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  1. Efficiently and accurately simulating partial differential equations (PDEs) in and around arbitrarily defined geometries, especially with high levels of adaptivity, has significant implications for different application domains. A key bottleneck in the above process is the fast construction of a ‘good’ adaptively-refined mesh. In this work, we present an efficient novel octree-based adaptive discretization approach capable of carving out arbitrarily shaped void regions from the parent domain: an essential requirement for fluid simulations around complex objects. Carving out objects produces an incomplete octree. We develop efficient top-down and bottom-up traversal methods to perform finite element computations on incomplete octrees. We validate the framework by (a) showing appropriate convergence analysis and (b) computing the drag coefficient for flow past a sphere for a wide range of Reynolds numbers (0(1-10 6 )) encompassing the drag crisis regime. Finally, we deploy the framework on a realistic geometry on a current project to evaluate COVID-19 transmission risk in classrooms.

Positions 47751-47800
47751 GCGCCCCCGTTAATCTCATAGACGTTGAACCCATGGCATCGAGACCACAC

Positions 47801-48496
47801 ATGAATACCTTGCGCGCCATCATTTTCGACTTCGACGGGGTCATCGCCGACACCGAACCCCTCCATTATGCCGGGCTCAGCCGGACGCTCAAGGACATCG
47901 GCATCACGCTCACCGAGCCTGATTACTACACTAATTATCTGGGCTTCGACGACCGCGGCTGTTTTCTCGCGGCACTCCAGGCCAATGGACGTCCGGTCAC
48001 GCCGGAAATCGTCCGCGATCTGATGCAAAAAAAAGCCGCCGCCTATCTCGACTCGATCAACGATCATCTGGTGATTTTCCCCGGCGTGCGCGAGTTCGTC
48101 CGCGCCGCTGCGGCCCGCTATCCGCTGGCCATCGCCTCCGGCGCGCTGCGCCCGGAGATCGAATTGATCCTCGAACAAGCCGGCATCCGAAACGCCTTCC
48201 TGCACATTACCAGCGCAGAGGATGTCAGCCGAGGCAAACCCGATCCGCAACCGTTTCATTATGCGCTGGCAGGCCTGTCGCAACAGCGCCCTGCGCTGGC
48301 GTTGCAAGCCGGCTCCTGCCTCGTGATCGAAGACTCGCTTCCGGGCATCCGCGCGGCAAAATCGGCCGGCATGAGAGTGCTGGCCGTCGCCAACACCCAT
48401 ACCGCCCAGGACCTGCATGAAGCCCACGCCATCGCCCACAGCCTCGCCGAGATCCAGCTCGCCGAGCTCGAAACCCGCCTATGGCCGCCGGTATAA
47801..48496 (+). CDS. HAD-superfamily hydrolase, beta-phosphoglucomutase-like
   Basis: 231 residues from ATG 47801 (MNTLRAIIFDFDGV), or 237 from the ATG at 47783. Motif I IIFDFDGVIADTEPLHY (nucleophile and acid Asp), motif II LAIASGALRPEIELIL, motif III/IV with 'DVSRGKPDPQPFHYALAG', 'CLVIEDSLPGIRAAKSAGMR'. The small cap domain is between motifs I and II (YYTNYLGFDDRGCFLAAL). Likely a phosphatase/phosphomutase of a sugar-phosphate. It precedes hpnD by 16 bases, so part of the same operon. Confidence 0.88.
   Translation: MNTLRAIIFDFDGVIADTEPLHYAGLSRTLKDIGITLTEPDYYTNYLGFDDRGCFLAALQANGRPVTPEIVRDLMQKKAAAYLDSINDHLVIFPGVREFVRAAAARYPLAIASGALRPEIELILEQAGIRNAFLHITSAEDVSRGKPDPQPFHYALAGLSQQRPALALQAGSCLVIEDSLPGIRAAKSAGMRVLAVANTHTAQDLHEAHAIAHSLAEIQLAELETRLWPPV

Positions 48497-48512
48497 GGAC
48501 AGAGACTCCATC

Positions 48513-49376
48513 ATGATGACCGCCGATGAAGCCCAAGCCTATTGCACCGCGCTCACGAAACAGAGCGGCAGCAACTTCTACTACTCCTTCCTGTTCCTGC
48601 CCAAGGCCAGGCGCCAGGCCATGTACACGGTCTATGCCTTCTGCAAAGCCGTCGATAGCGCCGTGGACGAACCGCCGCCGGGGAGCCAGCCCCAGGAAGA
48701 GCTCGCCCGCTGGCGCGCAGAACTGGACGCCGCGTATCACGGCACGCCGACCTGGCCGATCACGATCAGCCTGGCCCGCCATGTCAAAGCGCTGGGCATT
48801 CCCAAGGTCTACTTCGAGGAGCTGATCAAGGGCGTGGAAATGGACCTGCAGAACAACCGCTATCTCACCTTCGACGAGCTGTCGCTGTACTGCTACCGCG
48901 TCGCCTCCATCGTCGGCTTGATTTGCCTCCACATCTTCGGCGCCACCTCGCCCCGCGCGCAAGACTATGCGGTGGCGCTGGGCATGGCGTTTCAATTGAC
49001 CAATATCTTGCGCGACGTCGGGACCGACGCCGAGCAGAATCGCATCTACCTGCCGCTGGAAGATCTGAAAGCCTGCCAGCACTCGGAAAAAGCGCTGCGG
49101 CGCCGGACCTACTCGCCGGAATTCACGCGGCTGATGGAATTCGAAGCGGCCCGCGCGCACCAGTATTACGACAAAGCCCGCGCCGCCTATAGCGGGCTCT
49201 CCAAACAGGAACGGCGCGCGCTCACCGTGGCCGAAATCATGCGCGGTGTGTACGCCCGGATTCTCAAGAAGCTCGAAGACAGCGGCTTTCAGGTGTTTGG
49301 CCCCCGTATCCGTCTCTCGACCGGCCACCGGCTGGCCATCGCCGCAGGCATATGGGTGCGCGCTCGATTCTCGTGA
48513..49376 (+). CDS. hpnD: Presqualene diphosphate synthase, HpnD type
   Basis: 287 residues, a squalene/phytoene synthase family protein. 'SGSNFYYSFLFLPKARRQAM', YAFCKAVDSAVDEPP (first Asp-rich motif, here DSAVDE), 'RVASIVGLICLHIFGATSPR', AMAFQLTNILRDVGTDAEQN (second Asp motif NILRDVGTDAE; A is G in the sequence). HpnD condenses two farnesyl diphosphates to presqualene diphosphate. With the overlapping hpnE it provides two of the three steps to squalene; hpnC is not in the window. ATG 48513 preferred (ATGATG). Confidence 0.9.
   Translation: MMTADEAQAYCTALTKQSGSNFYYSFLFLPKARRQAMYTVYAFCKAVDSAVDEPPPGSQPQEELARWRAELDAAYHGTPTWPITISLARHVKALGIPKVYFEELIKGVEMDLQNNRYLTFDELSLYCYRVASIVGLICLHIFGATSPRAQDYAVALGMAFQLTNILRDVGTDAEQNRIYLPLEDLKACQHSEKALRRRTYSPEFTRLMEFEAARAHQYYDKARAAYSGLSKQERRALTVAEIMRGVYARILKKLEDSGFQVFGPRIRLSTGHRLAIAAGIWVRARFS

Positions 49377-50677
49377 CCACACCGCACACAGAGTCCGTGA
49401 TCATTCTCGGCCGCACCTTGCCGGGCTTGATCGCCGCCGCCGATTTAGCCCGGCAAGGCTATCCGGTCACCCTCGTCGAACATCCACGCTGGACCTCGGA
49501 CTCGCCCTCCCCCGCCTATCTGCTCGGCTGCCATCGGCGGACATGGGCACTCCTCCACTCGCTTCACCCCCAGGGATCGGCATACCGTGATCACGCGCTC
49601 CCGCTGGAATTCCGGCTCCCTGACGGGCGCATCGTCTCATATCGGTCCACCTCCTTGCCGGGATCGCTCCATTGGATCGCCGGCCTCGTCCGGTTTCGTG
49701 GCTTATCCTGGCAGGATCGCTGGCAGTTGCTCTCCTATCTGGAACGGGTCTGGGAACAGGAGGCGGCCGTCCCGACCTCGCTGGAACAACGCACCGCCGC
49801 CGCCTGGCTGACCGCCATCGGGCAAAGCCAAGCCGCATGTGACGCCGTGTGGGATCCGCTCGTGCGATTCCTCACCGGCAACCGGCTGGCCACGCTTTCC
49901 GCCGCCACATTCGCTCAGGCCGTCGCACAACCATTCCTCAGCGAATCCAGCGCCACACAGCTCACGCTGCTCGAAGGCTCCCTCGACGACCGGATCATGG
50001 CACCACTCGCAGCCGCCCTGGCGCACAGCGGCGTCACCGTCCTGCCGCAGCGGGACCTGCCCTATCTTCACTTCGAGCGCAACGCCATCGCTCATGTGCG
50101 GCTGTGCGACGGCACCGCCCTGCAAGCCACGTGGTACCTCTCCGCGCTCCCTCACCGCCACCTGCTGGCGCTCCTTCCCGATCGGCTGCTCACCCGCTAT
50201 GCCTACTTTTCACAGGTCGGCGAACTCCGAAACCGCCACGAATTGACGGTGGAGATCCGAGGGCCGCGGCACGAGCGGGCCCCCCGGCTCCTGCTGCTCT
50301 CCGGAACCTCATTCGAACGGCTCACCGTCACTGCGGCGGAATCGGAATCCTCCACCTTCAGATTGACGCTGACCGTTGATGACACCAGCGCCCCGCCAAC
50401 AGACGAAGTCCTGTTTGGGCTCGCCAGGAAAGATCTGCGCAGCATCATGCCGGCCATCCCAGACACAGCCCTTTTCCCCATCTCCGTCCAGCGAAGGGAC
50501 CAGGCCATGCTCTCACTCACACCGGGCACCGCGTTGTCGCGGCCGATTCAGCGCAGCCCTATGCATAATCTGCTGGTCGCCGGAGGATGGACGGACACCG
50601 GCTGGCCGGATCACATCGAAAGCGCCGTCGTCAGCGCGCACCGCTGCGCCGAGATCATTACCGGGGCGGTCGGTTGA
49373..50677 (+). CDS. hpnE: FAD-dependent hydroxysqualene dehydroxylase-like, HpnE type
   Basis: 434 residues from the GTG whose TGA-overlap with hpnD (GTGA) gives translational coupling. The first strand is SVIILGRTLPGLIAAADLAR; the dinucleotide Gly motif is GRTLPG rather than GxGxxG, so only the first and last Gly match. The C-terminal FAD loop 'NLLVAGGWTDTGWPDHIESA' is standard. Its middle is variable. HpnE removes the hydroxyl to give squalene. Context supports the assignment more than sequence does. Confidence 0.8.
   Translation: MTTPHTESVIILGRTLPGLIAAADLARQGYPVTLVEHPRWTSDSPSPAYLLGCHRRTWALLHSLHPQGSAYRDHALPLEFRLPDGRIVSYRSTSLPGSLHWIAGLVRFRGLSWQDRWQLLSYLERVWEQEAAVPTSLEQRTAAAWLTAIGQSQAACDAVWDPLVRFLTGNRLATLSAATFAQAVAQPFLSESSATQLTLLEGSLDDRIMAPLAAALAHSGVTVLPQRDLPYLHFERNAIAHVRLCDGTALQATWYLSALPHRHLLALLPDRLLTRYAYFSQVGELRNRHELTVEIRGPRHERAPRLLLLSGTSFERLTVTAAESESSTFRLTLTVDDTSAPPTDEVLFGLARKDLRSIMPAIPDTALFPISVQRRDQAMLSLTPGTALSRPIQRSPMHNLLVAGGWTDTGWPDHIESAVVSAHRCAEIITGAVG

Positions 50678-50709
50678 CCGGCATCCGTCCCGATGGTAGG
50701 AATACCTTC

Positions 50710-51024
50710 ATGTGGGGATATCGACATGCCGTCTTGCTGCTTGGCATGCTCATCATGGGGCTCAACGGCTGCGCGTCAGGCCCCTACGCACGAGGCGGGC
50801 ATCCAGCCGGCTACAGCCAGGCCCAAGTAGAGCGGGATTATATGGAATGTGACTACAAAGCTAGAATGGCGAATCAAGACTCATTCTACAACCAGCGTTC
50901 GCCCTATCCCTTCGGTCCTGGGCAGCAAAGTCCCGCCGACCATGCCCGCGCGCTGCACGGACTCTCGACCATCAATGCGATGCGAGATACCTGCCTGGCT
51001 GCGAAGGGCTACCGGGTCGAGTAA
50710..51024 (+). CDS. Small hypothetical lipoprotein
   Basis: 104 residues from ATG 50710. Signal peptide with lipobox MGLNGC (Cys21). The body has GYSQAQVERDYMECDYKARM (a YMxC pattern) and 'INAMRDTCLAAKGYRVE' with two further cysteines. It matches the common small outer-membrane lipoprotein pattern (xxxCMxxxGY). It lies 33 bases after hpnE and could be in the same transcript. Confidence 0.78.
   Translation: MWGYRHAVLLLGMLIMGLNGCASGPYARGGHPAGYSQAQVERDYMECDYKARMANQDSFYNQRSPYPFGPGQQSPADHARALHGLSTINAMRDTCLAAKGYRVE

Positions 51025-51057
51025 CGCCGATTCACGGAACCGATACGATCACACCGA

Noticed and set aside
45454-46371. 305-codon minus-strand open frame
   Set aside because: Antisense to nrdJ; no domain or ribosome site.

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  2. Numerically solving partial differential equations (PDEs) remains a compelling application of supercomputing resources. The next generation of computing resources - exhibiting increased parallelism and deep memory hierarchies - provide an opportunity to rethink how to solve PDEs, especially time dependent PDEs. Here, we consider time as an additional dimension and simultaneously solve for the unknown in large blocks of time (i.e. in 4D space-time), instead of the standard approach of sequential time-stepping. We discretize the 4D space-time domain using a mesh-free kD tree construction that enables good parallel performance as well as on-the-fly construction of adaptive 4D meshes. To best use the 4D space-time mesh adaptivity, we invoke concepts from PDE analysis to establish rigorous a posteriori error estimates for a general class of PDEs. We solve canonical linear as well as non-linear PDEs (heat diffusion, advection-diffusion, and Allen-Cahn) in space-time, and illustrate the following advantages: (a) sustained scaling behavior across a larger processor count compared to sequential time-stepping approaches, (b) the ability to capture "localized" behavior in space and time using the adaptive space-time mesh, and (c) removal of any time-stepping constraints like the Courant-Friedrichs-Lewy (CFL) condition, as well as the ability to utilize spatially varying time-steps. We believe that the algorithmic and mathematical developments along with efficient deployment on modern architectures shown in this work constitute an important step towards improving the scalability of PDE solvers on the next generation of supercomputers. 
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